Tag Archives: Tim Curry

The Set of 400: #154 – My Favorite Singing Telegram

Today! Because communism was just a red herring –

Clue (1985)

Directed by Jonathan Lynn

Starring Tim Curry (x3), Lesley Ann Warren, Eileen Brennan (x3), Christopher Lloyd (x5), Madeline Kahn (x4), Michael McKean (x4), Martin Mull, Colleen Camp (x3), Lee Ving, Bill Henderson, Jeffrey Kramer (x2), Howard Hesseman

In the very limited realm of Movies Based on Board Games, Clue is far and away the king. It’s not a genre that should’ve necessarily been encouraged to expand, and thankfully it hasn’t managed to in the three plus decades hence. On the other hand, why not? While most board games don’t present enough characters or plot to facilitate a real story to emerge, I’m sure they could come up with something halfway decent for, say, Candyland. Who do you see playing Plumpy in that one? Someone get a treatment together!

Yikes – I didn’t make this graphic – this was actually in development at some point. Gah.

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The Set of 400: #312 – My Favorite Wise-Cracking Lobster

Today! Because I’m not Jim Jimmy Jim Jim Jim Jim, he’s Jim Jimmy Jim Jim Jim Jim –

Muppet Treasure Island (1996)

Directed by Brian Henson

Starring Tim Curry (x2), Billy Connolly, Jennifer Saunders, Kevin Bishop, Dave Goelz, Steve Whitmire, Jerry Nelson, Bill Barretta, Frank Oz (x2), Kevin Clash, Louise Gold

By wide pronouncement the worst of the big screen Muppet films, Treasure Island gets a hugely unfair rap, in my opinion. If your argument is that the other Muppet movies are of such high caliber that something has to be labeled the worst, okay, I’ll accept that. Because there is little inherently wrong with Treasure Island, especially for hardcore Muppet fans.

Sure, the movie falls squarely on Gonzo and Rizzo to keep moving, a tactic used to such great success a few years prior in Christmas Carol. This time, they tag along with the novel’s Jim Hawkins to meet Long John Silver, get on the boat, get swept up in the mutiny and whatnot, and break into epic musical numbers. Really, the main gripe you could have about this – and Christmas Carol and the 2011 Muppets – is that there aren’t quite enough Muppets. At least Christmas Carol had the wisdom to make Kermit Bob Cratchit, considering Scrooge was a human. This movie takes both the main characters away from the felt gang, so Muppets have to fit into roles wherever they’re left, leaving the film decidedly light on Kermit, Fozzie, and Piggy, to say nothing of Rowlf, the Electric Mayhem, Statler & Waldorf, and the rest of the gang.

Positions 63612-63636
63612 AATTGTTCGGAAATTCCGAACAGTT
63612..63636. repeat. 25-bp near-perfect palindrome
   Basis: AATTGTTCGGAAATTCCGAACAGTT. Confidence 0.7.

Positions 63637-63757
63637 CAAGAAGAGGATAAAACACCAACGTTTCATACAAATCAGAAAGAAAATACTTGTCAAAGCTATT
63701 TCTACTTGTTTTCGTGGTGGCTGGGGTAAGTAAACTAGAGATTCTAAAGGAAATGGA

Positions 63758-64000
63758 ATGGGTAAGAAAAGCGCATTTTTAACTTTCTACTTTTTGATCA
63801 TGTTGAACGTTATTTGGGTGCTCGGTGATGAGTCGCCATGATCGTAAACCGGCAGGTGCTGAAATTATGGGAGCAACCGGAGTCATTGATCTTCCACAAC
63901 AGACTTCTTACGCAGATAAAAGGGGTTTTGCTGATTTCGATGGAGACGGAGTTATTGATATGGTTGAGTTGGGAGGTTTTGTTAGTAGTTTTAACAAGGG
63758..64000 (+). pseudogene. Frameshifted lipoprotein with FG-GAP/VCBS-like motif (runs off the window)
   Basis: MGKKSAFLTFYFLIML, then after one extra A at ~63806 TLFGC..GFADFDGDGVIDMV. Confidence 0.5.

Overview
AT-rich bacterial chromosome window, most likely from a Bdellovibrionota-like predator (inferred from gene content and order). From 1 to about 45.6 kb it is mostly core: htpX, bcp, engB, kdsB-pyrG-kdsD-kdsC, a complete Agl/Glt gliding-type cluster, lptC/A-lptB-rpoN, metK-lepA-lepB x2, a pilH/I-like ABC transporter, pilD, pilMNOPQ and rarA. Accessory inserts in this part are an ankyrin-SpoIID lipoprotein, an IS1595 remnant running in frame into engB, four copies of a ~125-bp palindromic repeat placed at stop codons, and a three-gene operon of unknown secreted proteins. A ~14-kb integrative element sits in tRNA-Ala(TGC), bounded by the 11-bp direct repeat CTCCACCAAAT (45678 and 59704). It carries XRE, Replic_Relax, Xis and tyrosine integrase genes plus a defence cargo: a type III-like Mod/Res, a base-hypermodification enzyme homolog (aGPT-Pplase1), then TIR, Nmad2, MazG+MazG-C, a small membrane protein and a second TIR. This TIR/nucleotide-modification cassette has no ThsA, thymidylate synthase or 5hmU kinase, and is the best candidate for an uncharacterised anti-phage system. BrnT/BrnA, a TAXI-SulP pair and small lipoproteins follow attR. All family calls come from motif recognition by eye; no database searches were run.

Uncle Deadly would’ve made a great Long John, just saying

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The Set of 400: #363 – My Favorite Time Warp

Today! Because when you knocked, he thought you were the candy man –

The Rocky Horror Picture Show (1975)

Directed by Jim Sharman

Starring Tim Curry, Susan Sarandon, Barry Bostwick, Richard O’Brien, Patricia Quinn, Nell Campbell, Meat Loaf, Jonathan Adams, Peter Hinwood, Charles Gray

So…remember everything I said back in #386’s Godspell and #369’s Evita? That all still applies with the general musical thing, except I actually think Rocky Horror makes for a slightly better movie. Both of those films are pretty limited by either the staging or the cast, but Rocky Horror doesn’t have either of those issues. Sure, the songs and story aren’t quite as good as the above works, but the overall effect comes over better, even if you aren’t particularly into those sweet transvestite musical numbers.

And why aren’t you, dammit?! This movie is a terrific amount of fun, as midnight audiences can attest for the last forty years. Tim Curry had a wonderful career playing baddies after this, indelible villains like Pennywise and Rooster (even though childhood household favorite Annie did not make the list), but he’s still forever gonna be Frank-N-Furter, right? There’s no escaping that manner of iconic performance. Bostwick and Sarandon are great as the couple of squares who run across this castle of mayhem, and former Blofeld Charles Gray does his best to layer in the horror movie atmosphere through his comically intense narration. Continue reading

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